A 'Wild West' light display, dating back to the 1960s, has been removed from Blackpool Illuminations due to complaints that it is racist.
Blackpool Council received a complaint from Tony Perry, an NHS manager, author and member of the Chickasaw Nation tribe, in September last year, that it reinforced “racial stereotypes”.
He claimed the display – that depicts six men in headdresses around a totem pole – paints Blackpool “as a community that supports racism and discrimination” and now, after another citizen complained, the council have removed it entirely.
Tony told Lancs Live: “The council were very responsive to my concerns, I raised them last year and they responded quite quickly then to say they would take it under review.
"They have done that, they got in touch with me around a month or so ago and we chatted about where things were.
“They said they have made the decision to retire the tableau and wanted to work with me to try to find a Native American artist to try and replace it.
In September, Tony filed a complaint to every member of the council regarding the display.
In the filed complaint, he wrote: “I was dismayed to see stereotypical Native peoples dancing before a totem pole on the Visit Blackpool site for the Blackpool Illuminations. I understand there is a second illumination showing native Hawaiians in caricature as well.
“Native Americans have long been caricatured as an attempt to erase our culture, redefine our history and assimilate us with Euro-centric ideals.”
It later reads: “Examples of these attempts to define – and ultimately erase – Native peoples continue to this day in North America and abroad.
"Much of it is so insidious that those who do it don’t even know, and some believe that what they’re doing honours people like me.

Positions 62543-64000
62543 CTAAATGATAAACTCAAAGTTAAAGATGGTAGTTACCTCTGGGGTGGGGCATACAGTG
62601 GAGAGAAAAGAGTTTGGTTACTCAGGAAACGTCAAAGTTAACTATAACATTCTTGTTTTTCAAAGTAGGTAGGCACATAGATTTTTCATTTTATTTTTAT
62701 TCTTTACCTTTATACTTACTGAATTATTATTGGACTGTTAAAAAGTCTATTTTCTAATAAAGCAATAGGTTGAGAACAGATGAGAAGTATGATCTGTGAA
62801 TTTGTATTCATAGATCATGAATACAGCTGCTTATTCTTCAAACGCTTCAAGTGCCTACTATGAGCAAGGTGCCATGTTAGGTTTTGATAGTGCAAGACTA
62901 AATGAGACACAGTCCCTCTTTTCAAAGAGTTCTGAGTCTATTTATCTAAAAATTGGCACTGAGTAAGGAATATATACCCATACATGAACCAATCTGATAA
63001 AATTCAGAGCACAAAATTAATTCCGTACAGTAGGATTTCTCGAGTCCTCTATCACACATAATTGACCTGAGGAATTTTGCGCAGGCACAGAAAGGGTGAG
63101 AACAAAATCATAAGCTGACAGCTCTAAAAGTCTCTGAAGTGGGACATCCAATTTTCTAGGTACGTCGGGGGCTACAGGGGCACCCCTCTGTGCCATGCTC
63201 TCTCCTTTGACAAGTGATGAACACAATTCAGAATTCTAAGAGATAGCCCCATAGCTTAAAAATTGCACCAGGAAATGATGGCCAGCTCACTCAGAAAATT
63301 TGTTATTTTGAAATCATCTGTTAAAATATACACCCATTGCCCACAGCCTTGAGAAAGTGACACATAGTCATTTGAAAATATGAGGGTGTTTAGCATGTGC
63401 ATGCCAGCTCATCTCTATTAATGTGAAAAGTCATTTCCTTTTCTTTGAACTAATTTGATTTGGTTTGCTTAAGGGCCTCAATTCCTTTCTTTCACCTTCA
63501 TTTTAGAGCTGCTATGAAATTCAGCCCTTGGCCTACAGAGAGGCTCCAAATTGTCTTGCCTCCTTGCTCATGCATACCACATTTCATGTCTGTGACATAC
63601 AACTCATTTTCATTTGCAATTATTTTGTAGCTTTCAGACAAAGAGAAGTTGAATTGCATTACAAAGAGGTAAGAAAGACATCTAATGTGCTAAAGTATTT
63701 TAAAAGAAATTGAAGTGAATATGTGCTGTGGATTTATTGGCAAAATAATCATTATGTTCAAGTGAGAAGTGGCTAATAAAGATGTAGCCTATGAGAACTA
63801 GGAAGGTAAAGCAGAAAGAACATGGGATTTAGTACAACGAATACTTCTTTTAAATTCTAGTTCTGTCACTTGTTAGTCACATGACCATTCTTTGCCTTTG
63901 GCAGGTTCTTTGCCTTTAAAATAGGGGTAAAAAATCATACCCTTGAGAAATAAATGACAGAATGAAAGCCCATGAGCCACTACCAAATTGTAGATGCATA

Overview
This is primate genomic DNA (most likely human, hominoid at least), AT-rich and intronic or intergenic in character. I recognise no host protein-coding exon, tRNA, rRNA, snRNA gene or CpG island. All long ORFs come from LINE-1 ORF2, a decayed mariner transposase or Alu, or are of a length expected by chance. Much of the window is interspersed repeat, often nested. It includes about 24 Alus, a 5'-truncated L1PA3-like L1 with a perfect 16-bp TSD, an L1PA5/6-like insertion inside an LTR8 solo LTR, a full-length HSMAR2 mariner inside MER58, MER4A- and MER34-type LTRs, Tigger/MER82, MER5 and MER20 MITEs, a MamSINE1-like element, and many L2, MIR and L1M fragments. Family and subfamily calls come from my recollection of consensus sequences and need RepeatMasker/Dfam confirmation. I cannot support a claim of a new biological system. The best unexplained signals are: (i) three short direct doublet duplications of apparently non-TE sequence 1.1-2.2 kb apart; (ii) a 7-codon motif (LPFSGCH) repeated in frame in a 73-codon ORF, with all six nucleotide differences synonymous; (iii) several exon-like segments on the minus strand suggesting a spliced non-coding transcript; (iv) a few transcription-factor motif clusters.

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“We see it in mascots, like the Exeter Chiefs rugby team, or with our images in lights, as the world sees with the Blackpool Illuminations.
“Showing such illuminations also does little to promote Blackpool as a welcoming community. Instead, it paints Blackpool as a community that supports racism and discrimination.
“These illuminations are seen by hundreds of thousands of people each year, which means that they spread stereotypes to other communities in the UK and beyond.”
He adds: "Its really not about just taking something away, I'm not saying lets shut it down and move on. I'm saying let's make something better."
The decision to take away the display was slammed by social media users, with one person on Twitter writing: “Woke generation strikes again… maybe we should just wipe out the entire history of the world and start again from today, apart from there is no history for this generation, apart from destruction of the past.”
Another added: “World’s gone mad, this nonsense has to stop.”
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